Thursday, January 8, 2015
Homeless people are in need of shoes. They either have worn-out shoes or no shoes at all. If you don't wear shoes, you are endangered of capturing germs, foot injury, and bad posture. Thanks to the local business called, the Shoe Tree, some homeless people are able to own their own pair of shoes! On December 23, 2014, the Shoe Tree had donated 180 pairs of unused shoes to Mountainbrook Community Church in San Luis Obispo. Mountainbrook handed clothes and shoes out to the people who are in need of them. Jason Morabito and the Shoe Tree said, "They're going to be going to a local homeless shelter I believe here in town and then distributed to whoever needs them." Mountainbrook Community Church has been doing clothe drives for four years. Those who have been given shoes for Christmas must be really happy!
Tuesday, January 6, 2015
December 2nd morning, Mrs. Hagwood had an announcement to make in the library. She had spoken about having over 100 students in her library during lunch. The school had decided to create a policy on having only 45 students enter the library, as long as they signed up for a slip of paper with their name written. This new policy will be begin on December 3rd.
On rainy December 3rd, crowds of students surrounded the entrance of the library.“I don’t like it. We just sign up for a tiny sheet and we hand it away. We can’t even reuse our tickets, so I think it’s bad for the Earth because we would waste paper.” said a seventh grader, Justin with a wild-eyed expression. Many other students were shocked and disliked the policy. “What if we don’t know if we need to use the library?” said a girl. 6th graders soon found out about the policy and had devastated looks on their faces. Those 6th graders couldn't enter the library, so they stayed in the restricted library quad. Mr. Blum only let them linger in the quad for one day because the sky had stopped sprinkling droplets of water.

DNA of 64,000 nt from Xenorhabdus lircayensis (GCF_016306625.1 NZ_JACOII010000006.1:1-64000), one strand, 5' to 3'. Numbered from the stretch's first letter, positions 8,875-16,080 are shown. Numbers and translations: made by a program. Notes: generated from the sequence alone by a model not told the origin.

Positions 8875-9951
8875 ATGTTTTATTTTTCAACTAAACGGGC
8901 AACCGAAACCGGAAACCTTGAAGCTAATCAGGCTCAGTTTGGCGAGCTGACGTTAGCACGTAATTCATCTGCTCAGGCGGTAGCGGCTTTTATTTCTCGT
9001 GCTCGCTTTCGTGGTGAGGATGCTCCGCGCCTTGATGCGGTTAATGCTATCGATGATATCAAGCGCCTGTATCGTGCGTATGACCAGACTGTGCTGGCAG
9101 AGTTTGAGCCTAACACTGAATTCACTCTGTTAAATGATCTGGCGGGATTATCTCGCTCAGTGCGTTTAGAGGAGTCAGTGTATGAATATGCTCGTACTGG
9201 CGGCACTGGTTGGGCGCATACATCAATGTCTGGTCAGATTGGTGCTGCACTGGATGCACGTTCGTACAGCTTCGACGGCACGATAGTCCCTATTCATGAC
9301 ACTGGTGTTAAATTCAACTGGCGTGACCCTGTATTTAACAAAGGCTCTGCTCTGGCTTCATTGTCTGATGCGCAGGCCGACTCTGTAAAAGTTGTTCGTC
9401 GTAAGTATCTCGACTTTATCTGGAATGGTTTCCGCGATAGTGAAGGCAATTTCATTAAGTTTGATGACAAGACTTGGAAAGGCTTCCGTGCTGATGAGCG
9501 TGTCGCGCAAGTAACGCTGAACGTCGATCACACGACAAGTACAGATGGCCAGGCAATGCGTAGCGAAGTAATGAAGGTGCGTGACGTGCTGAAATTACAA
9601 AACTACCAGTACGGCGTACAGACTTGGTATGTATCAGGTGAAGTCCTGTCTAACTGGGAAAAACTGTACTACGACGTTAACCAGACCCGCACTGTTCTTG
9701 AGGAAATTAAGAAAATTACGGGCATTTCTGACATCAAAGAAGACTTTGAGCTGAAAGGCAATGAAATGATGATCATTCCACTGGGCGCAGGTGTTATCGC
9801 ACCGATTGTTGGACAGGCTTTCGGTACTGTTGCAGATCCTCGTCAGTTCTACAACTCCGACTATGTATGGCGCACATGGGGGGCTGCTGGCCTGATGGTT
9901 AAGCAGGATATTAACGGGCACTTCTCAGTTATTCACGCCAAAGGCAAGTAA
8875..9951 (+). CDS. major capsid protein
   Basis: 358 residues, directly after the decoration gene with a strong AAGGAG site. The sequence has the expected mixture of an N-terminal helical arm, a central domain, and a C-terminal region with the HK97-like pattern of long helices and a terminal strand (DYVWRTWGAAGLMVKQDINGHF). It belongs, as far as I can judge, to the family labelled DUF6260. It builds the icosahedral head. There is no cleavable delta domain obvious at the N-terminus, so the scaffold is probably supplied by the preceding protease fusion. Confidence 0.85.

Monday, December 8th, Mr. Blum altered the policy for the library again. The new policy was whoever comes in the library first, will be able to bide in the library. “I guess we’ll have to eat quicker than we eat regularly.” said an eighth grader, Samantha. She had looked withering and kicked her feet in the air. Students thought this was a lot easier than the first policy they were given.
The next day, students glowered. There had been a new policy that was never mentioned. For this new policy, students would need to hand their student ID cards to a woman that managed the library, while Mrs. Hagwood was nowhere in sight. Most students bailed out of the library and ended up doing their business in the main quad. Others would fetch their IDs in their lockers.
December 11th, it seemed that the policies had been terminated and students were just allowed to enter the library, just like before. There were less students wandering around the library. Students were sitting down doing activities, such as playing with Legos, board games, reading, or doing art projects.
As of today, will more policies be created in the future? Where would students be able to hang out if all the tables are full or it’s crowded in the main quad? What more outrage will the library get?